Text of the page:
Every once in a while you stumble something a little different and an album that reaffirms your belief in the potency of the independent release. In David Midgen case it’s not so much the wide array of musical genres – spanning, jazz, blues, Americana and soul – as the way he bring his arresting baritone and effortless vocal range to bear on a range of eclectic lyrics and rootsy self penned songs. The result is a surprisingly cogent and accessible album that ebbs and flows as it delivers moments of musical excellence and emotional clarity.
David Migden is based in the UK, but hails from Little Rock,Arkansas and you suspect the imagery of his narratives harks back to his formative years in the south. There’s a troubled undertow to some of his reflective songs, but refreshingly, David is adventurous enough to showcase his Lou Rawls meets Gill Scott Heron style vocals into non traditional musical outlets. And it’s that sense of adventure that makes this record such a triumph.
The band album is credited to David Midgen and the Dirty Words, a word play that reflects some of his lascivious lyrics and the fact that the magnificent musical arrangements and their faultless execution are very much a band effort. He opens with an arresting funky title track, slipping into falsetto mode to deliver the definitive line ‘I’m killing it by degrees’, as a stylish confirmation of his excellence.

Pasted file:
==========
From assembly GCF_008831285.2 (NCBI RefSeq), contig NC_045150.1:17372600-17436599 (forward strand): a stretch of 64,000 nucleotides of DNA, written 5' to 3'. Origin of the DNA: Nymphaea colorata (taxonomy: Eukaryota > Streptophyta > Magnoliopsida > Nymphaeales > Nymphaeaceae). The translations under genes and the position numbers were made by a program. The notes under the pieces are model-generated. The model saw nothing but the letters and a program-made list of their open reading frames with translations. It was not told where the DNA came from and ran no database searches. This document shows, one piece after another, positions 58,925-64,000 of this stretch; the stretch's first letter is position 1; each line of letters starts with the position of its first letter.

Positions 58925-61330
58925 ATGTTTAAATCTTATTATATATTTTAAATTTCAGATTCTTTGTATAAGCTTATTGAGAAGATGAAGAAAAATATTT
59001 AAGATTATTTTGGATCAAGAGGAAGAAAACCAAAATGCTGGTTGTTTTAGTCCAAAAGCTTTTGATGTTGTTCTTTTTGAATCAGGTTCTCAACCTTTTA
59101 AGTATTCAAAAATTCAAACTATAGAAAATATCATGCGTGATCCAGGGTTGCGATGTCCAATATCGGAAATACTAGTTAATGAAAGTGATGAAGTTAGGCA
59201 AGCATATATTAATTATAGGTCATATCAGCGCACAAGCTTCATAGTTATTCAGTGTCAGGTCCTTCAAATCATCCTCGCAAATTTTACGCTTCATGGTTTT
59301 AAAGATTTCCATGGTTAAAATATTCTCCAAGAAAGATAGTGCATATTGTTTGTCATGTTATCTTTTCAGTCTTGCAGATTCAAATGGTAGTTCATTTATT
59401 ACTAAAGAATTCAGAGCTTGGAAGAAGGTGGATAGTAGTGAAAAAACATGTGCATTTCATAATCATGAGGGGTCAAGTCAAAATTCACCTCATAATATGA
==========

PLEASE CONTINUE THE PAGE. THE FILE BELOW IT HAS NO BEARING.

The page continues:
You would imagine such a song and the following staccato funk of ‘Blues’ – a title more germane to the lyrical meaning that genre – being on a Bootsy Collins or Mudbone record. He then veers into a mariachi trumpet opening for the bass heavy shuffle meets New Orleans jazz of ‘Old Joe’, and dips into the acoustic ‘Shel’, a narrative led ode to the late American poet/cartoonist Shel Silverstein.
Migden has a talent for eclectic couplets even if the full meaning of the song sometimes evades the listener. But it all generally works well on the back of some subtly interwoven words and snappy arrangements.
In the space of the first 4 tracks he shifts from industrial funk to Harry Chapin mode. And he doesn’t stop there, slipping into a scat intro on ‘D.A.W.T.P.W.M?’ suggesting he’s an overworked muso looking to get his rocks off.
‘Killing It’ is a multi faceted album, but it’s on the more restrained pieces like the piano led ‘Heaven’ and the meditative quasi spiritual ‘The Line’, that David best reveals himself as a magnificent singer with something to say.
The excellent production captures both Migden’s eloquent phrasing and clever word plays and is only a couple of songs short of being truly outstanding. Well worth seeking out. **** (4/5)
Review by Pete Feenstra
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